Spring Street Treats opens after renovations

By Sara Coy

Driving west down Spring Street toward Kroger, you may notice a line of traffic with their left turn signals blinking in the evening hours.

Spring Street Treats has reopened.

The popular soft-serve emporium has been closed for remodeling for the past three months – adding another drive-thru lane to help ease the backup on Spring Street – but re-opened on Feb. 20.

“Ever since trying Spring Street for the first time, it has become one of my favorite places to hang out after a stressful day of classes,” said Miami University senior Natalie Musolf. “The best part is I can eat the ice cream and not have a tummy ache all night, since I’m lactose-intolerant.”

The allergen-friendly soft serve is a plus for many. After trying many samples at an ice cream fair in Columbus, owners Amy and Allen Ansorg kept coming back to a certain table — solely for its great taste and the efficiency of the packaging, Amy said. 

“We didn’t choose it because of that (allergen friendliness), we chose it because it tasted best,” Amy said. “But, as awareness on these issues has grown, it has made our product something more people are excited about.”

Amy said many adults and children have told her they had their first ice cream at Spring Street Treats… or at least the first one they have enjoyed without feeling sick.

Whether you choose one of the rotating specialty soft-serve flavors, a mix-up with any toppings, or go for a savory snack such as a warm hot pretzel with cheese, you are not likely to be disappointed.

At 321 W. Spring Street, “Treats” is located just past the railroad tracks, but before you get to the Marathon gas station at the intersection of Spring and Locust. Conveniently located just off the edge of campus, but with easy access for the rest of town, it is hard to miss with its retro fast-food vibe and key-lime exterior. 

The remodeling expanded the food preparation area inside and added a second drive-thru lane. Customers no longer can go inside but are served either in the drive-thru or at two walk-up windows. They can park and enjoy their snacks in their cars, or on picnic benches and a nearby hillside.

For some Miami students, the return to campus after J-term has meant the return of weekly ice cream runs with the roommates.

A walk to Spring Street has become tradition for junior housemates Ryan McLain, Madison Theodore, Emma Bach and Rachel Milenius. “We love getting a break from sitting in our house to go for a walk and sit on the hill to enjoy an ice cream and play cards,” Theodore said.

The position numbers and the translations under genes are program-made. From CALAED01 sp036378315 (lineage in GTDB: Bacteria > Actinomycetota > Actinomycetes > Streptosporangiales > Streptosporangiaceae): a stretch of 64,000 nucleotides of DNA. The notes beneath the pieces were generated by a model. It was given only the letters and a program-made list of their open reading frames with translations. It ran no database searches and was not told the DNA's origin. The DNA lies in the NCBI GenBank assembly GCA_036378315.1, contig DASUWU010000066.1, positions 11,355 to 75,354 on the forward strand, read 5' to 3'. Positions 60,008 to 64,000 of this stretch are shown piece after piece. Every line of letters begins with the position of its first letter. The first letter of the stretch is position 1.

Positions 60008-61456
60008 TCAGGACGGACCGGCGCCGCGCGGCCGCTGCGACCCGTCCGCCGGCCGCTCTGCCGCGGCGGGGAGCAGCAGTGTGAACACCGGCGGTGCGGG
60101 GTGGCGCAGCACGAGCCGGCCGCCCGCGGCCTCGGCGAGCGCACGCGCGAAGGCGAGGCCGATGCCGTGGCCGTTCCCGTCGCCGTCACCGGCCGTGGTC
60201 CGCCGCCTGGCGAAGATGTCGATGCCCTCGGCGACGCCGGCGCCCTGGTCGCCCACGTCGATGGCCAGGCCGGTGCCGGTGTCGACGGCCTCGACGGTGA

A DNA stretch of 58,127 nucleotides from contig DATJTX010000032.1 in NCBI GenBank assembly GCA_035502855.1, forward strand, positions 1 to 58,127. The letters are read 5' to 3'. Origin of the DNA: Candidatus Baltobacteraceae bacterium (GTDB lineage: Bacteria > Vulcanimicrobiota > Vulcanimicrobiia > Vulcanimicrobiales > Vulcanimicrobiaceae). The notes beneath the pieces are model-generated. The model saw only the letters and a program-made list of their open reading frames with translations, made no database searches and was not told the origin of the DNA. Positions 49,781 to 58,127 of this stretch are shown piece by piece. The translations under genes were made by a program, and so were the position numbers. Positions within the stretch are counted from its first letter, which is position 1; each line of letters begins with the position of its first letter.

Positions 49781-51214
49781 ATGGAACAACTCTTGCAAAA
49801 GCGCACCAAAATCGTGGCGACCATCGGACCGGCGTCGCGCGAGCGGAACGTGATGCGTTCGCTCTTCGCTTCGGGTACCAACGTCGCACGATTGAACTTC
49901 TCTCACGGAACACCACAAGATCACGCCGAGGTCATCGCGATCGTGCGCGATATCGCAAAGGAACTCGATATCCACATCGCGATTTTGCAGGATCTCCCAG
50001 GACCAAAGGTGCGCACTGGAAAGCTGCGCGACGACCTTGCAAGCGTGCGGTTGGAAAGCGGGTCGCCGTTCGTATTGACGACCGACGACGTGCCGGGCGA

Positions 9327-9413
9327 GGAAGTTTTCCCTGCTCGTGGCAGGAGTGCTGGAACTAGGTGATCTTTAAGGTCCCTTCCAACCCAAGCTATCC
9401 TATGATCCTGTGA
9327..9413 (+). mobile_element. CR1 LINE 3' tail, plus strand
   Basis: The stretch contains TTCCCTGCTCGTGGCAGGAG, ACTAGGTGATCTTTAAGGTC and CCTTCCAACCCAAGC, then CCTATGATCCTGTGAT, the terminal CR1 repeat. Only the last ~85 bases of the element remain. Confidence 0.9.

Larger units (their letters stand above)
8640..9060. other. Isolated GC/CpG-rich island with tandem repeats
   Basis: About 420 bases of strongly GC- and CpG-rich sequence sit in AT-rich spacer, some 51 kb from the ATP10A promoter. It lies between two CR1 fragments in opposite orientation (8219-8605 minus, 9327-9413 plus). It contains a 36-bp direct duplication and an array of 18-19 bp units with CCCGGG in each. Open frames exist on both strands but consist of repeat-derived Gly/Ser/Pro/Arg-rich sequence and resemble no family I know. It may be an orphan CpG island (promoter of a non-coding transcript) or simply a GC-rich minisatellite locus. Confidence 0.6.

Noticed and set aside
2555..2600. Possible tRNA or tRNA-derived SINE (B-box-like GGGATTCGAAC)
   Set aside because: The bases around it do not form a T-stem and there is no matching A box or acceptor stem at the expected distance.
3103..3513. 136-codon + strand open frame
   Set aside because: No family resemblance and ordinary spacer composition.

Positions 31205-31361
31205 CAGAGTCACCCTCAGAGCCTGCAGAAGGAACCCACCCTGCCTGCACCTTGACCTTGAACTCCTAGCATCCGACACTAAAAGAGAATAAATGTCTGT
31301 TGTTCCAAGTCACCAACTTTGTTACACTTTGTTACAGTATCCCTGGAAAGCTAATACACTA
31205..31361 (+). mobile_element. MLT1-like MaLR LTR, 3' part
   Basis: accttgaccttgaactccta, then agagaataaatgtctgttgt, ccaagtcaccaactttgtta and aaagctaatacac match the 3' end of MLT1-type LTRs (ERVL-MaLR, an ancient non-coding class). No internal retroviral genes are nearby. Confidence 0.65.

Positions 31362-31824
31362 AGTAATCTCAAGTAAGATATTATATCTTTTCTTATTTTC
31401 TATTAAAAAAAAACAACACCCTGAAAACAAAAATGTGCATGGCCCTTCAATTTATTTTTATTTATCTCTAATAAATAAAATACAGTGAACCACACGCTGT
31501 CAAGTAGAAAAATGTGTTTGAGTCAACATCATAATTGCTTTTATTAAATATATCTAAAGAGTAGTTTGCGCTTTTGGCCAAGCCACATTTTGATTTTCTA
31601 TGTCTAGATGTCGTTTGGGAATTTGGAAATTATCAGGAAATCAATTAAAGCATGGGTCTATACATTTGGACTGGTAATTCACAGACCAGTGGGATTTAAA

The Ansorgs said they hope many people will feel comforted by the shop in the same way. “We want people to come here for a first date or to bring the team after a baseball game,” Amy said. “Al and I really had a vision of it being a place for families to gather.”

Allen and Amy met when they lived on Western Campus attending Miami University in 1989. After graduating in ‘92, the two found their way back to Oxford a few years later while expecting their daughter, Ava. It became their home and 11 years later, in 2012, they opened Spring Street Treats. 

“Al had always wanted to open a business, but didn’t know exactly what,” Amy said. “The more we discussed, and with Ava being 11 at the time, we realized there’s no ice cream shop in town.”

The iconic ice cream cone logo of Spring Street Treats.
The iconic ice cream cone logo of Spring Street Treats. Photo provided by Spring Street Treats

Amy and Allen were the dream team for starting a business. Allen had a creative vision and Amy took care of much of the business behind the scenes. 

Their strong family values are evident in the business. At age 11, Ava created the shop’s logo with a little help from her dad. The adorable logo is still used today, although revamped slightly by Ava now that she is studying art and design at college, Amy said. 

“I’m very proud of all he has done, but we are in a transition phase now,” Amy said. With their daughter off at college now, the two are empty nesters and exploring different options for the future. But don’t worry, it doesn’t seem the ice cream shop will be going anywhere, anytime soon, Amy said.